• To expose literature written by and about the multi-cultural community.
  • To strengthen the community’s recognition of literature by reading a selection diverse books varying in genre from fiction to non-fiction, history to social commentary and autobiographies/biographies.
  • Provide a forum for the exchange of constructive opinions on literature and culture.

The book list is here to open up a conscious stream of knowledge and with the group discussions engage the use of critical thinking skills.

Book Club-First Six Months

  1. If Sons, Then Heirs: A Novel, Lorene Cary (July)
  2. Beneath the Lion’s Gaze: A Novel, Maaza Mengiste (August)
  3. The Isis Papers: The Keys to the Colors, Dr. Frances Cress Welsing (September)
  4. The Sexy Part of the Bible, Kola Boof (October)
  5. African Origins of Major “Western Religions” , Yosef A. A. Ben-Jochannan (November)
  6. Moral Combat: Black Atheists, Gender Politics, and the Values Wars, Sikivu (December)

If you are interested in participating in the book club discussions that will be held at the end of every month on a Sunday afternoon please email RebelArtistry@gmail.com for more details, as well on the fan page of Rebel Artistry on Facebook.

Feel free to recommend any good books. Open to all suggestions.

Questioning Your Faith

As children we were told about God and religion in a very vague sense. We read the bible together as a family every Saturday. We knew morally right from wrong and what was right and wrong within Rasta. But I don’t remember ever feeling like I really knew God or what religion meant. My relationship with God really came to be when I was 8. I needed answers, so I prayed and I asked God “why do good people have to die?” My answer started my relationship with God. There was no parting of the heavenly skies, thunder and lightning or this big omnipresent being coming to talk to me. It was the subtleness of my own inner voice saying “when people die we realize how precious life is. We see its value and their value to us.” From then I knew that God was inside of me. I have never had a spirit of fear towards my God. I talk to God as openly as I do with any friend. I am in tune with the God within me so much that I am drawn to the God within others. It was the God within that drew me to the first man I ever fell in love with. His inner strength and compassion was palpable.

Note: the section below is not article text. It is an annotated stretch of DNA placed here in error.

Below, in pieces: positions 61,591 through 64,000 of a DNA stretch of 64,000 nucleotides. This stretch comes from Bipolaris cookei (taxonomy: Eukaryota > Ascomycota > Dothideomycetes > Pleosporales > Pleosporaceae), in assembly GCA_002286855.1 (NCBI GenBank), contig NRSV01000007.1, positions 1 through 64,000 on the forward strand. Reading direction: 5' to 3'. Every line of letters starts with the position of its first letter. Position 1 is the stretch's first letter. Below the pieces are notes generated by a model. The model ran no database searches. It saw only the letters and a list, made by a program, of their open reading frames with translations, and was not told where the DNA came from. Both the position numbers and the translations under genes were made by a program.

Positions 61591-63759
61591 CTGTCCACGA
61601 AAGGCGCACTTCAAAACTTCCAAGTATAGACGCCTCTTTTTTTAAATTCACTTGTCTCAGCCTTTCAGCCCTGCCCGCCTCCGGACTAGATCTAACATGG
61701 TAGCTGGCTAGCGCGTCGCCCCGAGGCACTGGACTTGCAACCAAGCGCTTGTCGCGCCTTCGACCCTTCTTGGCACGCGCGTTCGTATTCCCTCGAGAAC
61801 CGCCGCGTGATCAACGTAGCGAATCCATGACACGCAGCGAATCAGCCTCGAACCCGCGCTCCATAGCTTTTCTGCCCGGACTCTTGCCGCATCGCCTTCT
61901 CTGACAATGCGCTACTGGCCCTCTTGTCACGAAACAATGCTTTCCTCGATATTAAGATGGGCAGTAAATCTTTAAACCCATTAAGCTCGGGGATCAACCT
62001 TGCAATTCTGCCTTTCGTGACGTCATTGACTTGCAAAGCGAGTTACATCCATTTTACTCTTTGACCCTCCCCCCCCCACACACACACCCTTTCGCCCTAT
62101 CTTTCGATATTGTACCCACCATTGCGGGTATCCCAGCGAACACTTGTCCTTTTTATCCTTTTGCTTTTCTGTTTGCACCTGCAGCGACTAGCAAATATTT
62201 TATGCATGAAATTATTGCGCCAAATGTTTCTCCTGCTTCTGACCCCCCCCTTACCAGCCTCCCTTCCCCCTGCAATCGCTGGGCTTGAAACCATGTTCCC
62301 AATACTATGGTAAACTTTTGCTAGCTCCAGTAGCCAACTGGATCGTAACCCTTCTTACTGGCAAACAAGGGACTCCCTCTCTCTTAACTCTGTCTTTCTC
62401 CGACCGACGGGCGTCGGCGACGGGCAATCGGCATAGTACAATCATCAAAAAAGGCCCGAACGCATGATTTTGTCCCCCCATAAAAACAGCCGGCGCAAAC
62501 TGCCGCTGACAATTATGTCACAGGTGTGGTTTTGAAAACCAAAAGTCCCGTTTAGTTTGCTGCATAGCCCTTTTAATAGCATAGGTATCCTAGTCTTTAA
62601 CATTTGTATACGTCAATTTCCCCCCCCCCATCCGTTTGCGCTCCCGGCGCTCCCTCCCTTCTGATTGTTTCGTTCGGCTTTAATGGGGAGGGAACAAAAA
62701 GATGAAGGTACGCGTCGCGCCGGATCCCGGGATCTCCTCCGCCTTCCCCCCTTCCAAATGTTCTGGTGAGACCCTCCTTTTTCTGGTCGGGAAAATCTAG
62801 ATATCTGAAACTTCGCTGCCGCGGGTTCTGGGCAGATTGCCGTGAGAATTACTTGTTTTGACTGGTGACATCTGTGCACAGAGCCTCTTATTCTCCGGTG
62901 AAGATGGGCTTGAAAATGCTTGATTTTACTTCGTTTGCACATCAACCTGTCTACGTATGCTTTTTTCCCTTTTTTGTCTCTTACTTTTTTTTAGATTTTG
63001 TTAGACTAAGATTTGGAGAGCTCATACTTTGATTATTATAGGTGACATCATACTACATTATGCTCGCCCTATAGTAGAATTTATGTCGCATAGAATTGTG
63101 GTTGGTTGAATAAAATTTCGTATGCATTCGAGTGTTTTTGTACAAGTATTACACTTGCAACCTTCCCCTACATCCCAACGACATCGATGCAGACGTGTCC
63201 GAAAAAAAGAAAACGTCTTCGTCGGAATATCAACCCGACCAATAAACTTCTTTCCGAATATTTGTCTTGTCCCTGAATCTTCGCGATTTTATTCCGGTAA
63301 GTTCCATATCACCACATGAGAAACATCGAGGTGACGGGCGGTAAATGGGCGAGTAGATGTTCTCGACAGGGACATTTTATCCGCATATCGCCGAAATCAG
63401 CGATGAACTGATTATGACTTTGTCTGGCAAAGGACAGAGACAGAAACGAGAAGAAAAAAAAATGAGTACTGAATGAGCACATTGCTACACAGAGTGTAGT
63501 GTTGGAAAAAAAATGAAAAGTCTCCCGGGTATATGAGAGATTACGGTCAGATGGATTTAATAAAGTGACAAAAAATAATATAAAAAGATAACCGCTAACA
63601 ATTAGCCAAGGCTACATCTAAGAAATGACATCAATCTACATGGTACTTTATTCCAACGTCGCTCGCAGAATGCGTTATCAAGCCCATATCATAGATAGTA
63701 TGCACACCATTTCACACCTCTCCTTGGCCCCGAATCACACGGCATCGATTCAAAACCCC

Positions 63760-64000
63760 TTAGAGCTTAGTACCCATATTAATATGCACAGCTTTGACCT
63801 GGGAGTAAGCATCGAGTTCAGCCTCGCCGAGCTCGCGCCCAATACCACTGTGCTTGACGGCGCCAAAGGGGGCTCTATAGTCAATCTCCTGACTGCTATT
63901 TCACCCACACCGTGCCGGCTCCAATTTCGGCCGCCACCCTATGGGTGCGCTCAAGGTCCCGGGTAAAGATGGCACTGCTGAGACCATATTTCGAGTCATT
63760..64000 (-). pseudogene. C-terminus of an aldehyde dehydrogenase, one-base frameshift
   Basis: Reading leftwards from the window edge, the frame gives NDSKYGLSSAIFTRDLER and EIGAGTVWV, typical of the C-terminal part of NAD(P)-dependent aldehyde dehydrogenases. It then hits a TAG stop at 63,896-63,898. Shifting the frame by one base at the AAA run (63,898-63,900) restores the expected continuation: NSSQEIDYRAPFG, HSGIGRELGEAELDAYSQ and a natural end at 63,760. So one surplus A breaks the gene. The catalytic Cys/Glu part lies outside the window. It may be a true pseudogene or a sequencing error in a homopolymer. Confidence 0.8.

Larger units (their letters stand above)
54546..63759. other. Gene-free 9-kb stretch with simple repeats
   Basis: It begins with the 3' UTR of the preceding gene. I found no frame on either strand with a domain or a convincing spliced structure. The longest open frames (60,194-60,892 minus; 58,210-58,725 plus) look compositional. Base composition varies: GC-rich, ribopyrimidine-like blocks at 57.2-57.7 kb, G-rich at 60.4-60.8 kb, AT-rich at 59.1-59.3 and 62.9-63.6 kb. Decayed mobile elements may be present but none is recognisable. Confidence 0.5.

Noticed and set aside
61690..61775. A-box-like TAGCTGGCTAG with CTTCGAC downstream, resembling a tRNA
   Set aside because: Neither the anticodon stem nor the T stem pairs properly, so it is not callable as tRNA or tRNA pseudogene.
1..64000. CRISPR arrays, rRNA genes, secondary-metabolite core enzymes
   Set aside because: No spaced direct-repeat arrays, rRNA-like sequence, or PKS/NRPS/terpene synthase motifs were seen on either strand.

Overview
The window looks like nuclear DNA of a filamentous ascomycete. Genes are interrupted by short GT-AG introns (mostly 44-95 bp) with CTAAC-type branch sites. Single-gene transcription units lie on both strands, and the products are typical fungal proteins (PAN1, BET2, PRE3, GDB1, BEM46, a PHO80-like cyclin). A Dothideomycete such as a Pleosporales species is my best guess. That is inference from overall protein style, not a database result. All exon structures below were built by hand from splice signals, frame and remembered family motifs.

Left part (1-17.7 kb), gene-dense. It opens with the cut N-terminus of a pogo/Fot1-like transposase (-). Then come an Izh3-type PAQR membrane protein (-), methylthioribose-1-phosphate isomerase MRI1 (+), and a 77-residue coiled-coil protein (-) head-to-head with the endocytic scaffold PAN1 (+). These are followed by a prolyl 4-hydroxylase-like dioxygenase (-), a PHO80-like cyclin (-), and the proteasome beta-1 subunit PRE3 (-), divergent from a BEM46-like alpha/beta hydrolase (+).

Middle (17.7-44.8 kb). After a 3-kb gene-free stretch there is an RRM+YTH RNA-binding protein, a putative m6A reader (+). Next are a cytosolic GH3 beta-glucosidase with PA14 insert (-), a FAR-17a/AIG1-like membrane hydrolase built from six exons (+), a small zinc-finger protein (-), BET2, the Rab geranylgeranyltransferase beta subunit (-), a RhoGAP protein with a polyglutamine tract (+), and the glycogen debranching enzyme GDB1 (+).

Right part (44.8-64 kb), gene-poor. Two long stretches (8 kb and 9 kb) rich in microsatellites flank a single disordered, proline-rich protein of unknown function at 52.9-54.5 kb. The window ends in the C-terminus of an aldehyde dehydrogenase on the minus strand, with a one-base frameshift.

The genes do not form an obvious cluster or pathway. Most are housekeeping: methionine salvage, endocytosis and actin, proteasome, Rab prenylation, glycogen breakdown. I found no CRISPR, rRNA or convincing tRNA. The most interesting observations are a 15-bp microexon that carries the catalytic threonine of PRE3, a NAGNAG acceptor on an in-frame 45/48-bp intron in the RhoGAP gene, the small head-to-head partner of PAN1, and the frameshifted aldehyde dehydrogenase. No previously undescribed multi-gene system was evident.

Growing up I asked questions about the Rastafarian faith and sometimes I was given a direct answer I could understand. As I got older I stopped believing myself to be a faithful practicing Rastafarian. I didn’t agree with everything nor did I follow the exact same lifestyle. I had no idea about the different Christian denominations so in college I visited non-denominational, Baptist, Seven-Day Adventist, and African Methodist Episcopalian churches. I went to my first Baptist church and left feeling scared saying never again. The pastor touching foreheads, people dropping to the ground shaking, speaking in tongues and being covered in cloth was quite an experience and not for me. I didn’t mind hearing a good word that actually motivated or inspired me. But I did not like hearing a pastor say “no matter what you’re going thru Jesus is the only way.” That was my cue to get up and leave and say never again.  I had a college friend that did not believe in Jesus and it made me question if I really did. We never prayed to Jesus. Regardless of the simple letter change we called out to Negus or Jess-us. To me Jesus and Jess-us were two different people. This contributed to my Rasta confusion. Were we Christians or not? We had church services that resembled Ethiopian Orthodox Christianity.  So I decided I didn’t want a middle man to God I would go directly to the source. I read lots of books on the history of Christianity, Judaism, Islam, Buddha, and Yoruba. I spoke with deeply religious persons and atheists. I could relate and understand both sides to a degree.  I still have much to learn but I decided that all religions were pretty much the same. Did not see religion holding woman in an honorable, respectable position but rather saw bible filled passages of misogynist authoritarianism and patriarchal societies. Any religion, group or persons that feels like women are to be subservient and degraded by men was not worthy of my devotion.